I've answered a couple of questions about choosing the right case to use (you can find them here and here). In each of these posts, I've been talking about the concept of ainesana, but I haven't really devoted time to explaining what they are and how to recognize them. So here goes!
The word ainesana is composed of two words, aine 'material, element' and sana 'word'. Ainesana literally means an "element word" or "material word", and its English counterpart is the uncountable noun. However, unlike in English, in Finnish it's often less useful to think of these words in terms of counting. In my experience, it's often more useful to think about dividing, and some Finnish grammars use the term jaollinen, 'divisible' to mean the same thing - if you can divide it, it's an ainesana. Ainesanas behave a bit differently than other words, especially when it comes to using the partitive case.
The following groups of nouns are ainesanas:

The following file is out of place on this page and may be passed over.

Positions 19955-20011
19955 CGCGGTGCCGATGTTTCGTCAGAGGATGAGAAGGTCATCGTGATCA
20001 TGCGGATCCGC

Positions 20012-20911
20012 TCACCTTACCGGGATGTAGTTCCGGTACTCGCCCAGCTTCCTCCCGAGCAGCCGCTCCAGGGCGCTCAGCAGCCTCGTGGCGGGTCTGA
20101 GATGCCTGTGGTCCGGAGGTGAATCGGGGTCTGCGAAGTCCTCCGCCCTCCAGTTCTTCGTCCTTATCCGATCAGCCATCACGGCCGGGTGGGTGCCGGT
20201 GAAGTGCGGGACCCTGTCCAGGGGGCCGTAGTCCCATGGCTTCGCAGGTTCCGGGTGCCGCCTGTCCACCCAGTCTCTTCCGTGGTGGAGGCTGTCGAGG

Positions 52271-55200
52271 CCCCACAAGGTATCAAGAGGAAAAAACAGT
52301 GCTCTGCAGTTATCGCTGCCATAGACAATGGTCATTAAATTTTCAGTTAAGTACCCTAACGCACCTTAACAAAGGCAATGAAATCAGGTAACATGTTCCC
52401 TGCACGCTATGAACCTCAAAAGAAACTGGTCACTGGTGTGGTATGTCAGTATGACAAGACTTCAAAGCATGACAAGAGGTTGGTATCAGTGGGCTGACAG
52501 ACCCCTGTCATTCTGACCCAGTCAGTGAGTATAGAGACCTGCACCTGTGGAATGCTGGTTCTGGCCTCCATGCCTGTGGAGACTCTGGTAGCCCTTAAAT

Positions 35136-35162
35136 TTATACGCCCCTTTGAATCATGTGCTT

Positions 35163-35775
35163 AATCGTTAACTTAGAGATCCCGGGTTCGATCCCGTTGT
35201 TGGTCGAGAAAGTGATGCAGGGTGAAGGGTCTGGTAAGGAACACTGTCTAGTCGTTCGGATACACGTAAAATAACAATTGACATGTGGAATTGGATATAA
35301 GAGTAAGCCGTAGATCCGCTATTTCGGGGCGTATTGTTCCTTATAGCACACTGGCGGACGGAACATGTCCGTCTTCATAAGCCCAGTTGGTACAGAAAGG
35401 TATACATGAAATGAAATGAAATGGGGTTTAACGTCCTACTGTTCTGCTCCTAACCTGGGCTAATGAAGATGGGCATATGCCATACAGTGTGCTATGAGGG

1) food and drink: kahvi 'coffee', juusto 'cheese', mehu 'juice', leipä 'bread'
2) elements and materials: vesi 'water', nahka 'leather', tuli 'fire'
3) abstract concepts and feelings: rakkaus 'love', ystävyys 'friendship', ilo 'joy'
Ainesanas are things that you can stick into a blender and mush up without them losing their essence. A mashed potato is still a potato, but stick your cellphone (not an ainesana) into your vitamix and what you get is a pile of broken plastic, glass and metal. Love remains love even when your heart is broken.
Another way to phrase the same idea is that with ainesanas, even the tiniest bit of the thing is still the thing. If you pour some coffee into a coffee cup, you now have coffee in a cup as well as in a coffee pot. Cut up a cake, kakku, and dish it out and you have lots of plates with cake. If you cut up a t-shirt in a similar way you end up with garbage, not a t-shirt, but the shards are still fabric, kangas, which of course is, again, an ainesana.
If you can divide it without it losing its essence, it's an ainesana. If you can't, it's not.